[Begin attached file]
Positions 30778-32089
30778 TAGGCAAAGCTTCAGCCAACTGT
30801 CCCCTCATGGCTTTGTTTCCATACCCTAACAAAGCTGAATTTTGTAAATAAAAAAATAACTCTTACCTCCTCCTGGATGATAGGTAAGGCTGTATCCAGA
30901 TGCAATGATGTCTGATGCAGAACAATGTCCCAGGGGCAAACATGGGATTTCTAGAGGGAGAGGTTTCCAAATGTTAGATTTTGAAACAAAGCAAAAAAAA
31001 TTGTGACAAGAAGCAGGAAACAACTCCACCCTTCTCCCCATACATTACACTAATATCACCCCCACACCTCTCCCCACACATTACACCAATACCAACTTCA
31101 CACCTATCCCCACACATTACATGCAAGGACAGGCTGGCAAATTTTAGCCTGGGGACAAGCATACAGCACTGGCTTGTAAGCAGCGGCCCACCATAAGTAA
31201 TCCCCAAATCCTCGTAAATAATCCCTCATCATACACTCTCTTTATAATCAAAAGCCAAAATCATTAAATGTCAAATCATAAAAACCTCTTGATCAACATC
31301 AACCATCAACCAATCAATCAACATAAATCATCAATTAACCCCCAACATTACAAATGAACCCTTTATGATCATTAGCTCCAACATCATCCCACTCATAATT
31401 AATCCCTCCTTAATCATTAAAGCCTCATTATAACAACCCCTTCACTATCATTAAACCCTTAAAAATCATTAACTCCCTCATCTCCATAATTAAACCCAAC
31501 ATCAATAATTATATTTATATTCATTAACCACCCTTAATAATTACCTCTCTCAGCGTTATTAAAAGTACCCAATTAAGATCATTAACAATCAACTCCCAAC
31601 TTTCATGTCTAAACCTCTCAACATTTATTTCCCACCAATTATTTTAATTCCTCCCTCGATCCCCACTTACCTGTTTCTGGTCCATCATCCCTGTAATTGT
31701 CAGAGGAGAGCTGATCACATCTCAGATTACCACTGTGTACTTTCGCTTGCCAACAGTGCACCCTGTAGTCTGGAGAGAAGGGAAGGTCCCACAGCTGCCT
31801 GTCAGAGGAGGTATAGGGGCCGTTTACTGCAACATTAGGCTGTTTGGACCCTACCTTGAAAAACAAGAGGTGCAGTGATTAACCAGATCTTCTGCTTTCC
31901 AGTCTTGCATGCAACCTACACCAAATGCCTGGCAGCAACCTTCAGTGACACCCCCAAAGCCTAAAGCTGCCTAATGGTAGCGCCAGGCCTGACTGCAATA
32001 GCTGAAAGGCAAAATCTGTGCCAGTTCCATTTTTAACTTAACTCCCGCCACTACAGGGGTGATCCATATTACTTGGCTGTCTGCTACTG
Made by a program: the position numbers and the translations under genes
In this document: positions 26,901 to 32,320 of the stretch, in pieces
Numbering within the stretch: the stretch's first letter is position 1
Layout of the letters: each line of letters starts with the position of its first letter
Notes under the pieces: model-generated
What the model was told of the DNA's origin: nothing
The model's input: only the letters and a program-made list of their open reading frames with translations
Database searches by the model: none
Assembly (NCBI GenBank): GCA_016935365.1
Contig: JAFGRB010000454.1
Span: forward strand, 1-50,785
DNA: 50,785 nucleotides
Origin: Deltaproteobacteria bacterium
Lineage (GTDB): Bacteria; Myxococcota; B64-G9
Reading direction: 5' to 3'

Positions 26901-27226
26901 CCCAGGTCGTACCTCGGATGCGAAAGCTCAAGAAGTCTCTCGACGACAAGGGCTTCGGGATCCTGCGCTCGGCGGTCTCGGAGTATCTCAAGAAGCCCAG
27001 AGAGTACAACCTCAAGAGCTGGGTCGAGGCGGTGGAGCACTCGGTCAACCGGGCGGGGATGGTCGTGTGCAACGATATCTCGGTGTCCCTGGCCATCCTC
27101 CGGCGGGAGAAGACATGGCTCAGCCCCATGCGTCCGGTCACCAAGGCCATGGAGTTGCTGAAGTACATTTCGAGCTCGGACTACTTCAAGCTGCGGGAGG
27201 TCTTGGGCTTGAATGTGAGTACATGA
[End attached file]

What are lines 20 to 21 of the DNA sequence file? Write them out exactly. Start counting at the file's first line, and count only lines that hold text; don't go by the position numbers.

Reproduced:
Notes under the pieces: model-generated
What the model was told of the DNA's origin: nothing